On the one hand, it’s kind of fun that DC is trying out these wacky ideas for books instead of launching a new Robin title, a Batman/Superman book and/or “Superman’s Girlfriend, Wonder Woman.” But, on the other, it’s just too many titles. Might they not be better off by dropping the whole “New 52″ tagline and letting the line shrink by, say, five titles?

Charles J. Baserap

February 14, 2013 at 9:30 am

SageShinigami: Do you honestly believe, even for a second, that if it wasn’t written by Johns and was written by, say, Lobdell, the sales of Aquaman would have been nearly as high?

Aquaman and JLA have ABSOLUTELY benefited from Johns. I think Aquaman, however, warrants the acclaim it’s getting (much like Green Lantern did). His JLA continues to unimpress me, and yet his new take on Captain Marvel (aka Shazam) is awesome. Problem is, those two books are one of the few that’s maintained a stable creative team. A lot of the other books, not so much (I mean He Man was 6-issue mini, for God’s sake and we went through 2 writers and what, 3 artists?).

I don’t know how DC does it’s business, but it feels like JLA is run completely separate from the individual books. I feel no connection between the Superman we see in Action with the Superman we see in JLA or the Superman we see in Superman. That’s just an outsider’s observation though. I fully admit I don’t know all the internal goings on at WB/DC. But I can say, as a fan of the DC universe, my interest in that universe has waned quite a bit over the last couple years to the point where even books I considered “nonnegotiable” (in terms of whether or not I’d buy them) have downgraded to “maybe” status. That makes me sad.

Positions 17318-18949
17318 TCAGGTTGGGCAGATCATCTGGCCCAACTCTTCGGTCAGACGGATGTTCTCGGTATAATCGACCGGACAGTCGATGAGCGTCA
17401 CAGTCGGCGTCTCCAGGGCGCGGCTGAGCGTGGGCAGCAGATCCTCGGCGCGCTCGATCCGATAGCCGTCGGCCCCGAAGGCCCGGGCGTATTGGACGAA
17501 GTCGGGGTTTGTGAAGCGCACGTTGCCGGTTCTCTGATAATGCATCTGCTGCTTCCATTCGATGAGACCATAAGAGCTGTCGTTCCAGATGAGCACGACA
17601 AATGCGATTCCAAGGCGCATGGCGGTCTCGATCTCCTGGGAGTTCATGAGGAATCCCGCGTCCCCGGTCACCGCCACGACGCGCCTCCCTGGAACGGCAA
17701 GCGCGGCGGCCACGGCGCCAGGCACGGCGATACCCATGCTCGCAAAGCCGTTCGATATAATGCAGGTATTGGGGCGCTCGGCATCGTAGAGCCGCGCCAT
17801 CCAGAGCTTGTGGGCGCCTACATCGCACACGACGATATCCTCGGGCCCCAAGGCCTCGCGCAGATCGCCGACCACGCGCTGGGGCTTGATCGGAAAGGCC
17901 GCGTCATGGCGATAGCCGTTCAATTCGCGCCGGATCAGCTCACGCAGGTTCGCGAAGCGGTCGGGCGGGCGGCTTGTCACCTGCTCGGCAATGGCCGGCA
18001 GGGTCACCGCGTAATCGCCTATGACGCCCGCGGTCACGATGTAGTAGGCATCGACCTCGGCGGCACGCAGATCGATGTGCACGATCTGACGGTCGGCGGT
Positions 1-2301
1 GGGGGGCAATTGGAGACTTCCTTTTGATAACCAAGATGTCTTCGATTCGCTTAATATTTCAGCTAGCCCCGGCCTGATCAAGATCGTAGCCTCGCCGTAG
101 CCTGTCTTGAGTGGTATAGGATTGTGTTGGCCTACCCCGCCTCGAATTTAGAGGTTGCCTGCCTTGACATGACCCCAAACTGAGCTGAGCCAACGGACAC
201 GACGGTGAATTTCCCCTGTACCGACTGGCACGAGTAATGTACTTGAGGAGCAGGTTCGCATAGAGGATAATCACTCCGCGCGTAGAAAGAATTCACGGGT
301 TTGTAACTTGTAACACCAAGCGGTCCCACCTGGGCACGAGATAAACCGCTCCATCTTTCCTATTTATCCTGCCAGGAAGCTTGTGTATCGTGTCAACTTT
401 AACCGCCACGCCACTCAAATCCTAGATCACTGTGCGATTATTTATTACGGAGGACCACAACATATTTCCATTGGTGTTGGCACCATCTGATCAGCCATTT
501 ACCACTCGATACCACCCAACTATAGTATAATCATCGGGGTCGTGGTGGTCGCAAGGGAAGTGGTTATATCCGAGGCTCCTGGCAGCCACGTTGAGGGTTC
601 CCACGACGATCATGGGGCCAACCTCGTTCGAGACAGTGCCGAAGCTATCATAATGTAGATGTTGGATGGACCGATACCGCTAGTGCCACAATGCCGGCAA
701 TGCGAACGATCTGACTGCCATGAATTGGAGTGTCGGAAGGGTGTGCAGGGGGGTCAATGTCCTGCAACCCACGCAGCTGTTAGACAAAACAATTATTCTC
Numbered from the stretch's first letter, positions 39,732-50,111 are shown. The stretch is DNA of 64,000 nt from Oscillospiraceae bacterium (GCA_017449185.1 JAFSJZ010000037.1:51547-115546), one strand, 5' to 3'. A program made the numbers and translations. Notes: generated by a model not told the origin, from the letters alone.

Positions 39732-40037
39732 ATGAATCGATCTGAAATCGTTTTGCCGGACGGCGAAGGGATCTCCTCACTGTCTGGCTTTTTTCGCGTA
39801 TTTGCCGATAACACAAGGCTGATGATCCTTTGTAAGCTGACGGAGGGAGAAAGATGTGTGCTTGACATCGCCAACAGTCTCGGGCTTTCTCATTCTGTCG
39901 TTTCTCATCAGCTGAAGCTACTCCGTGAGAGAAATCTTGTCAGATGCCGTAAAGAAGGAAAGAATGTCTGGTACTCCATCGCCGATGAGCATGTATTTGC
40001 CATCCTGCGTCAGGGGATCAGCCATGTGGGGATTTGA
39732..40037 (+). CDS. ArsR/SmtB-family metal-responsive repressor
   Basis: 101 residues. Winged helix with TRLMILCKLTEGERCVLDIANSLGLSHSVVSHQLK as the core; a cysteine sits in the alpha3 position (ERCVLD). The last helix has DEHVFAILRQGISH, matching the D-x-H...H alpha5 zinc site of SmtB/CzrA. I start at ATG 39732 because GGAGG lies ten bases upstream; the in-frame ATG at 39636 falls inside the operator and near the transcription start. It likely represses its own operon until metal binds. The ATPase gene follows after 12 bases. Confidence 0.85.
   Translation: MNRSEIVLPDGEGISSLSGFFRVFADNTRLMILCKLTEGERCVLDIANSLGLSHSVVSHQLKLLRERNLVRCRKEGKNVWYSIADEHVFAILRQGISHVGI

“ONE MORE DAY” *drops mike and walks off*

Geoff Johns is great at building up a floundering character or taking secondary characters and making them work(JSA where are you?)The only main character he seems to have trouble writing is Wonder Woman. The Issue I had with him and the Green Lantern Universe(other than not getting rebooted) is there’s little down time and ever cross over event he does doesn’t seem to end it just leads to the next one.

So glad I don’t read DC anymore

@Charles: Irrelevant. Supposedly, DC could only market Batman and JLA. But that’s not true. There’s GL and Aquaman. Any title can sell if its good and has great art, let’s not act like one stable of characters is just inherently superior.

18K as the ‘Mendoza Line’ for DC?

Those who live by the Diamond Comic Distributors-reported numbers… will die by the Diamond Comic Distributors-reported numbers.

The new 52 was mainly a publicity stunt/hype generator. The result was very predicatble. Talented people produce a good product. Gimmicks and cheap publicity stunts will give you short term success but that’s about it.

Looking back, I’d say this new 52 stuff was pointless. It got some extra attention but things kinda went back to the same old, same old. They got rid of the history/canon but then write versions of old stories back in? Just odd and a bad idea. I stay away from DC and most Marvel stuff.

Yeah, sick DnA on Green Lantern and tell Bendis and Loeb to stick it with their crap books.

Between the first 5 psuedo literate wannabees commenting on the Publishers Weekly website.Another commenter noticing an incorrect date on one graphic.As well as all the graphics being completely unreadble.This link was totally useless to me.I realize Brigid was trying to cover as much material as possible in this edition of Robot 6,but sometimes the source material needs to be double checked.This only confirms what all the Gloom and Doomers have said about New52 from the start.To me DC’s publishing model reminds me of a pyramid scheme.Potential new capital brought in at the bottom end to offset losses at the top.